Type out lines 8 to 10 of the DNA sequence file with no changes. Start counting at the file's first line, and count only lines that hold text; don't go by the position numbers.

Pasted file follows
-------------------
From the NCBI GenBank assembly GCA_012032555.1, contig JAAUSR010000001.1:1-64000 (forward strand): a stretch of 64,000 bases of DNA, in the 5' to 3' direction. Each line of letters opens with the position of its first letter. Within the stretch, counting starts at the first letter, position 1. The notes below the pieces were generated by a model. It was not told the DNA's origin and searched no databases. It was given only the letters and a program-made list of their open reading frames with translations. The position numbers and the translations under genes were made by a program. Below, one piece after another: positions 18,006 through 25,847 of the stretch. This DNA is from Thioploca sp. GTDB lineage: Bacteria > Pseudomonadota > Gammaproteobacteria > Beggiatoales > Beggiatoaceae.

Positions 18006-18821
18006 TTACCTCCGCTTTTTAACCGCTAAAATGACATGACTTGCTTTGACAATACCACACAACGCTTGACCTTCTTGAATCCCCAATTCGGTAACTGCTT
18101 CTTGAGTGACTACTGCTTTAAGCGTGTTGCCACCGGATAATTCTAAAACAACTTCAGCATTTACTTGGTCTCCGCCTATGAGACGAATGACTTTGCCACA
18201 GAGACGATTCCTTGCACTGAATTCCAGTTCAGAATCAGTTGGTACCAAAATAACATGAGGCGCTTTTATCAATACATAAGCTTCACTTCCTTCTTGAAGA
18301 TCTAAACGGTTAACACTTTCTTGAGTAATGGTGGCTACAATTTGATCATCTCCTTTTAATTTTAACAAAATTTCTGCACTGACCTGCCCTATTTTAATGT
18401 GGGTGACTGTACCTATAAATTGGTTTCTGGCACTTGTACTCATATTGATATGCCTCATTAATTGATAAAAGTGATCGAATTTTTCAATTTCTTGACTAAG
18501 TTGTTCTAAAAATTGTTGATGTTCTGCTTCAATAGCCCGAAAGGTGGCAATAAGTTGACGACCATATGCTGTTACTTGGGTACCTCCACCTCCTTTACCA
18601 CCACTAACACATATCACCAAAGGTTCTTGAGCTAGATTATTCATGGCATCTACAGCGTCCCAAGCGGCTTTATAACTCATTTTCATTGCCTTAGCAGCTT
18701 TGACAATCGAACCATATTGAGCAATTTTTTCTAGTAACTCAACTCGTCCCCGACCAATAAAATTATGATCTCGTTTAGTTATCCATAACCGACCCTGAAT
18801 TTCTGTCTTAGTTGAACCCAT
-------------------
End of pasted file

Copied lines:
18501 TTGTTCTAAAAATTGTTGATGTTCTGCTTCAATAGCCCGAAAGGTGGCAATAAGTTGACGACCATATGCTGTTACTTGGGTACCTCCACCTCCTTTACCA
18601 CCACTAACACATATCACCAAAGGTTCTTGAGCTAGATTATTCATGGCATCTACAGCGTCCCAAGCGGCTTTATAACTCATTTTCATTGCCTTAGCAGCTT
18701 TGACAATCGAACCATATTGAGCAATTTTTTCTAGTAACTCAACTCGTCCCCGACCAATAAAATTATGATCTCGTTTAGTTATCCATAACCGACCCTGAAT